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Giving Compass' Take:
• Diane Mapes discusses ways for cancer patients to kick the harmful smoking habit that hurts their health more after a cancer diagnosis.
• How can funders increase access to treatments, programs, and supports that help cancer patients quit smoking?
Yes, some cancer patients still smoke.
Tobacco smoking is so addictive that 64 percent of smokers diagnosed with cancer continue to light up even after they learn they have the disease. Many try to quit after diagnosis but can’t because of the drug’s stronghold on their bodies. Others are so stressed about the cancer and its treatment that they continue to use cigarettes as a crutch. Still more are nihilistic, figuring, “Hey, I’ve already got cancer, what does it matter?”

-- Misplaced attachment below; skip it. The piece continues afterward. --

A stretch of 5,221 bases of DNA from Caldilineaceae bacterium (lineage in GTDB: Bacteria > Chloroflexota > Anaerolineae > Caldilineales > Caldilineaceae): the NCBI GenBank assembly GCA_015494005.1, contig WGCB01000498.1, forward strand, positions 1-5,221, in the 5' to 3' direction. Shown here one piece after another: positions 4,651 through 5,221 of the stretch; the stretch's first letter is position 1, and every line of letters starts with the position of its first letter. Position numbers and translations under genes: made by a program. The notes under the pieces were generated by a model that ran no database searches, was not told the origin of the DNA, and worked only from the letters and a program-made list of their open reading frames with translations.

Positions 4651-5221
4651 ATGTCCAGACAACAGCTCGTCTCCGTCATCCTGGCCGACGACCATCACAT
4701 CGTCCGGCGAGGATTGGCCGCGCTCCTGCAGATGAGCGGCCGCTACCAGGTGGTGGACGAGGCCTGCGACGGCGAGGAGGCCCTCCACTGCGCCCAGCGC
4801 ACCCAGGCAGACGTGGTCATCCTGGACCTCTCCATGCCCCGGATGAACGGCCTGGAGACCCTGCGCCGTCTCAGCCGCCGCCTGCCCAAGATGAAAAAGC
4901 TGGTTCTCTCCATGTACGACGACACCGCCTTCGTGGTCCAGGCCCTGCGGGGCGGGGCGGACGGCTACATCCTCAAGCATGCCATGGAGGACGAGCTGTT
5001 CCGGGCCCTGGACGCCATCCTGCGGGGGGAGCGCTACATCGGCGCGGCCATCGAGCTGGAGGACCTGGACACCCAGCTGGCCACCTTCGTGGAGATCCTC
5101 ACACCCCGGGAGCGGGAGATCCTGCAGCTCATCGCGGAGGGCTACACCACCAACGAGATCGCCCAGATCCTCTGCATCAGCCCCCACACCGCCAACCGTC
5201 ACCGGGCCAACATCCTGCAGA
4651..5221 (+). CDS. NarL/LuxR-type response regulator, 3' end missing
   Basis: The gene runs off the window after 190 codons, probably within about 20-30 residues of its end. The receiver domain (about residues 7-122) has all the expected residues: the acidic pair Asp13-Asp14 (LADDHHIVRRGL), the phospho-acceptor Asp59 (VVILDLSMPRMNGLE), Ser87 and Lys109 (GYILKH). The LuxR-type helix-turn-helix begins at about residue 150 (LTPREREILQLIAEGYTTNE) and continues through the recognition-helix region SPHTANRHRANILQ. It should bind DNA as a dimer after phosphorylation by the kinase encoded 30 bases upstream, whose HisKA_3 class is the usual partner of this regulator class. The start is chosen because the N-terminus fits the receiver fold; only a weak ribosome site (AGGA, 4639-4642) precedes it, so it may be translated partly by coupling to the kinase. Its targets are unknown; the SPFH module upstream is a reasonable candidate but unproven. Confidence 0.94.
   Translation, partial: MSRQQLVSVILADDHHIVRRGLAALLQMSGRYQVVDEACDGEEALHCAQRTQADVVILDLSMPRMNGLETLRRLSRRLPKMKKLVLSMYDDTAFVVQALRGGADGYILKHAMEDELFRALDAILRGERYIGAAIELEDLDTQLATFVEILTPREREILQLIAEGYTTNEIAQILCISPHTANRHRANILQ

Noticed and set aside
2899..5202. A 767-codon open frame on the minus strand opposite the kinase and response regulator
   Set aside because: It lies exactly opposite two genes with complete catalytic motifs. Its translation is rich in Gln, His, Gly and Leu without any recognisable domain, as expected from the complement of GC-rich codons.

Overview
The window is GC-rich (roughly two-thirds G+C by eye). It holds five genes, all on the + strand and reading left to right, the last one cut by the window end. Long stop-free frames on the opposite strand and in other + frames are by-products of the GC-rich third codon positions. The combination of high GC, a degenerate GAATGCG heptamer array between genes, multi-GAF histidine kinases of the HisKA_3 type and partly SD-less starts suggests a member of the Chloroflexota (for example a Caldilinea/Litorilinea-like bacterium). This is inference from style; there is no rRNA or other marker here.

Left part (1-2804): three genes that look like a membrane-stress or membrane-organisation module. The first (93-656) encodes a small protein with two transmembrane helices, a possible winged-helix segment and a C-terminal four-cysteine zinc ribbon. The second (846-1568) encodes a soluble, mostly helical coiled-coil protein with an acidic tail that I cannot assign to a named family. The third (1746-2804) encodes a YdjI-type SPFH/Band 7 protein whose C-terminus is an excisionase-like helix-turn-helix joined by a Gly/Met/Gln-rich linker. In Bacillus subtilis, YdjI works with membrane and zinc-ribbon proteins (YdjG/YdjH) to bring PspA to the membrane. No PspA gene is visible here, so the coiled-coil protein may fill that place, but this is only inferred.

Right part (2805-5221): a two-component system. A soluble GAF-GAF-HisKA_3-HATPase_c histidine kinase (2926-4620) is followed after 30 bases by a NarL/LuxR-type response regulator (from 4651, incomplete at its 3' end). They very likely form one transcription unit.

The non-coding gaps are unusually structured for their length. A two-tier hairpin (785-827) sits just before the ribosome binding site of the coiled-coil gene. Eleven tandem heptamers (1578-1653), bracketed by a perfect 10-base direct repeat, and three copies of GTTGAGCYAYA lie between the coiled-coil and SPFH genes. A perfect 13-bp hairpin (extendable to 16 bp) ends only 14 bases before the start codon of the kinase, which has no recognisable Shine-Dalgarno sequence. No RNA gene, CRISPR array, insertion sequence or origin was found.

Researchers at Fred Hutchinson Cancer Research Center and its clinical care partner Seattle Cancer Care Alliance know it does matter, though, and point to a host of reasons why smoking cessation is even more important after a cancer diagnosis.
Dr. Jonathan Bricker, a smoking cessation expert, has designed a handful of programs that use Acceptance and Commitment Therapy, or ACT, as a way to turn smokers into nonsmokers. His SmartQuit app, soon to be offered to the general population as iCanQuit, helped 21 percent of its users quit cigarettes, a success rate two to three times higher than other online methods.
Read the full article about smoking after a cancer diagnosis by Diane Mapes at Fred Hutchinson Cancer Research Center.